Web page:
‘Phantasm’ Director Don Coscarelli on How J.J. Abrams and Bad Robot Restored His Horror Classic
Among the more surprising developments in recent months was the seemingly-out-of-nowhere announcement that J.J. Abrams and Bad Robot teamed up with genre director Don Coscarelli to restore Phantasm. The cult classic received a full 4k makeover, enhancing both sight and sound to restore the wonderfully weird and creepy horror-fantasy to something even better than its former glory. The remastered Phantasm debuted at SXSW, allowing fans both old and new to rediscover and experience Coscarelli’s cinematic fever dream.
By now you’re probably aware that Abrams is a fan of Phantasm — the name of Gwendoline Christie’s shiny and chrome Captain Phasma in Star Wars: The Force Awakens was inspired by Coscarelli’s film, in case it wasn’t immediately obvious. The story of how Abrams came to Coscarelli is an interesting one, and began several years ago with a friendly introduction:
[Abrams] had just reached out to me because he was a fan of the original movie and wanted to talk to me about it. I subsequently introduced him to the actor who starred in Phantasm, Angus Scrimm. They became friendly and he put Angus in the Alias TV series. He had a recurring role, which was really wonderful because Angus was an older gentleman and pretty much worked exclusively in independent and horror films. He found himself on the set of a big studio TV show and really liked it. He and J.J. stayed friends.
Even then, it wasn’t until about a year ago that Abrams had the idea to restore Phantasm. Coscarelli says it started with an email from Abrams
About a year ago I received an email from J.J. and he wanted to run Phantasm over at his company, Bad Robot, for the employees and folks who hadn’t seen it. All I had available was my 35mm print, but it was really scratched up, and I had my standard definition DVD, which wasn’t the greatest. He would refuse to believe there was no high-def version of it available, and just decided he wanted to fix it immediately.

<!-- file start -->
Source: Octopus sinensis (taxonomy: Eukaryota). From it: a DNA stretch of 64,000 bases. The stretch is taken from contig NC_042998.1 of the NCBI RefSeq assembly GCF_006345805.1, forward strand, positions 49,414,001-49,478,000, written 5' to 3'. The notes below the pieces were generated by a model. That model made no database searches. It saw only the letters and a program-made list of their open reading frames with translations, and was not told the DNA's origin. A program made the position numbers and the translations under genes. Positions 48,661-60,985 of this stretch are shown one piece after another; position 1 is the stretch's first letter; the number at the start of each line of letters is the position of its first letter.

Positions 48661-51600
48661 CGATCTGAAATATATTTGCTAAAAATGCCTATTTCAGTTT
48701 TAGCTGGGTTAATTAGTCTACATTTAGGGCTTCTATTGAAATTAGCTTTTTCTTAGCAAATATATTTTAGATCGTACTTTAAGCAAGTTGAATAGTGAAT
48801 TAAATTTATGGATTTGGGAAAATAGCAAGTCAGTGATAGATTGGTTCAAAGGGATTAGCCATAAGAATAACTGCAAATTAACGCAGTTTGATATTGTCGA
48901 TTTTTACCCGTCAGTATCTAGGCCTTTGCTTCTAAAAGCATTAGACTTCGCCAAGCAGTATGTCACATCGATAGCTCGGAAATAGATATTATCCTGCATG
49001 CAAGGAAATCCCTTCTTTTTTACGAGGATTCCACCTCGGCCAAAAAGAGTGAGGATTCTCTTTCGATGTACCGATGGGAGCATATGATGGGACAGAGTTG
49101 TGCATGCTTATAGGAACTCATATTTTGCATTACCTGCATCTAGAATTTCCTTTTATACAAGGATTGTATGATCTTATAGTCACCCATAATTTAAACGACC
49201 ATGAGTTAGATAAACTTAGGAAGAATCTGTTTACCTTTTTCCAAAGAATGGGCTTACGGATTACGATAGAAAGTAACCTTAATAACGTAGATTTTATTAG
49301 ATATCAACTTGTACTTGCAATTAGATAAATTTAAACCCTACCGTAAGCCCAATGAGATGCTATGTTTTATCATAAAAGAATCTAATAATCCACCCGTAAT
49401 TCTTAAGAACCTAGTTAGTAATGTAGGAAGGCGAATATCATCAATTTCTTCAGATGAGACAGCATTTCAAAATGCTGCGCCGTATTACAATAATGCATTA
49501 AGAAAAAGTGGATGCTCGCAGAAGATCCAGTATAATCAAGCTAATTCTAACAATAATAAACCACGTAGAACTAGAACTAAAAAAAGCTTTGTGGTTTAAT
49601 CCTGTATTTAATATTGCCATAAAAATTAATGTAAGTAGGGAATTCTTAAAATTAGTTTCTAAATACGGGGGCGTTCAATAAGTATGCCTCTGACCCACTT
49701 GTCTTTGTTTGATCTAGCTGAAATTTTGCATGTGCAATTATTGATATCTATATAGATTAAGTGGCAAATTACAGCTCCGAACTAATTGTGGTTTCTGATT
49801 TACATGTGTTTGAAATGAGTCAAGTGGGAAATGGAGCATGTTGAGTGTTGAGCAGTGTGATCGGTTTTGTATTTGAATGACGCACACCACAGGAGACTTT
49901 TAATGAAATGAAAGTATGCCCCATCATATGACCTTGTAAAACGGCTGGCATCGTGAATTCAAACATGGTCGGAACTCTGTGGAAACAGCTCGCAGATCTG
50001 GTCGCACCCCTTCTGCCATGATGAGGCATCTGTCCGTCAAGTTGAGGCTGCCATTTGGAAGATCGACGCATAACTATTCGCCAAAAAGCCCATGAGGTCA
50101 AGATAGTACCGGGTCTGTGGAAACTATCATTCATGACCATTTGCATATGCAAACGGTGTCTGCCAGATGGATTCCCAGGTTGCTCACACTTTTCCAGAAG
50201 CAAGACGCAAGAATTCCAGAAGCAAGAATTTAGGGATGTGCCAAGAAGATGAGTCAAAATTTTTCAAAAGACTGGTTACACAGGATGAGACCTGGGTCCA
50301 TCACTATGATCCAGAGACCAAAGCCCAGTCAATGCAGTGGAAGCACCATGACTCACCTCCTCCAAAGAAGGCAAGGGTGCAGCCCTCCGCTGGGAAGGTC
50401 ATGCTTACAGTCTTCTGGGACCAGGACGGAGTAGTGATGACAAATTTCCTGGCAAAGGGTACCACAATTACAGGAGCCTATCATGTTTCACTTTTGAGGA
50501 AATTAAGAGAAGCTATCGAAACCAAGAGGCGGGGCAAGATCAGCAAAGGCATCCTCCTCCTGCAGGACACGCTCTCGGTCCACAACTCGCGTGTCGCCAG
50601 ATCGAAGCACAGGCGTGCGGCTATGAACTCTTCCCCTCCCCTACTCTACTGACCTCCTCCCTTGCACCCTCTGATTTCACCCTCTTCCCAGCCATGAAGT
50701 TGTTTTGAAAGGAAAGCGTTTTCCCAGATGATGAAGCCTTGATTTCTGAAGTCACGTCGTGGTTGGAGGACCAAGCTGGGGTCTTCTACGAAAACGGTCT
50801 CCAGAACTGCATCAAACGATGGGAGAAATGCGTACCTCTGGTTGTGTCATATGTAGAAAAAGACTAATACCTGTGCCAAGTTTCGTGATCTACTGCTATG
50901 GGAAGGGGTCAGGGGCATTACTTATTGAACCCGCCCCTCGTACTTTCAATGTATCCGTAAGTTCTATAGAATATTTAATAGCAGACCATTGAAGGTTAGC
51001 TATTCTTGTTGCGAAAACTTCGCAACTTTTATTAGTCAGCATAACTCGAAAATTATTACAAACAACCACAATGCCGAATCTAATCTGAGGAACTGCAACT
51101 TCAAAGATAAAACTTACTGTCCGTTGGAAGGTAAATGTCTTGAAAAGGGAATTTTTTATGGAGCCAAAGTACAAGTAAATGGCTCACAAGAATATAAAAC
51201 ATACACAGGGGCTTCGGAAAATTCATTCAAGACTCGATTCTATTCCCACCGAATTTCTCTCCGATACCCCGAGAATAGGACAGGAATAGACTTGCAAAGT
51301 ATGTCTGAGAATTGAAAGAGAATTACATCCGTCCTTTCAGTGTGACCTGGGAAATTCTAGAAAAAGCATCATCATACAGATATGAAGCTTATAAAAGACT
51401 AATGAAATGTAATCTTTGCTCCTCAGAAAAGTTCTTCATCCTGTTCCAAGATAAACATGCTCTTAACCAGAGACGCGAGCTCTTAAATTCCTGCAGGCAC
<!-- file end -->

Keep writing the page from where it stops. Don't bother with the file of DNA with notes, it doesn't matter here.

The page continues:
From there, Abrams introduced Coscarelli to his head of post-production, Ben Rosenblatt:
He came up with this plan where he would put some pressure on some labs to get us a very high-def laser scan of the original camera negative. So I got the negative out of the vaults, took it over and got it scanned, and they put it in this nice, high-end system — a finishing work station system called Mystica — and uploaded it to that.
Seems simple enough, but the process took quite some time. With Bad Robot’s commitments to other upcoming films, the Phantasm restoration became a side project:
Every month or so I’d get a phone call from Ben, and he’d say okay, we’ve got a window, the techs are done with their Star Trek work, they don’t have anything to work on, so come on over, we’ll work on color correction on Phantasm. So this went on for like a year. Usually at nights I’d be over there and had free access to use the system and their guys, and they’re really talented and nice people.
As Coscarelli explains, there was quite a bit of work to do. When Phantasm originally hit theaters back in 1979, studios were churning out tons of films, but quality control was sadly not a priority, which is why it’s difficult to find a decent quality film print from this era — and why the film restoration and preservation efforts of directors like Quentin Tarantino and Martin Scorsese are so vital. Coscarelli’s original negative had a lot of scratching and dust, but with Bad Robot’s equipment he was able to clean it up.
Coscarelli says restoring the visual clarity was his primary undertaking, but having access to such a great system came with an additional perk: the ability to clean up and enhance some of his practical effects. Fans of Phantasm will be relieved to know the director didn’t get overzealous the way George Lucas did with the original Star Wars trilogy, something Coscarelli hints at while explaining his approach to cleaning up the effects:
There weren’t really visual effects back then. All the effects were done old fashioned style, so a lot of duct tape and a lot of fishing line. We were able to go through and erase some of the fishing line, and a really cool part of it is that I wanted to be careful not to get too crazy the way some major filmmakers have in terms of updating and restoring their older movies. I did update one pretty critical visual effect. We had one screening of the movie so far, at Butt-Numb-a-Thon, and nobody noticed it, which is GREAT. It really makes it look a lot better.
The end result is a pristine restoration of Phantasm that introduces Coscarelli’s classic to a new audience and allows established fans to rediscover the film with a gorgeous 4k presentation that’s as close to seeing it in 1979 as you’ll get — perhaps even better. Coscarelli’s production design and eerily bizarre sequences are remarkably vivid, with the iconic scenes set at the Morningside cemetery and mausoleum serving as the real visual centerpiece of this revived cult favorite.
Bad Robot is giving the Phantasm restoration a wide theatrical release this year, giving the film its biggest audience yet. The date has yet to be officially announced, but we’ll have more from our extended talk with Coscarelli closer to the release.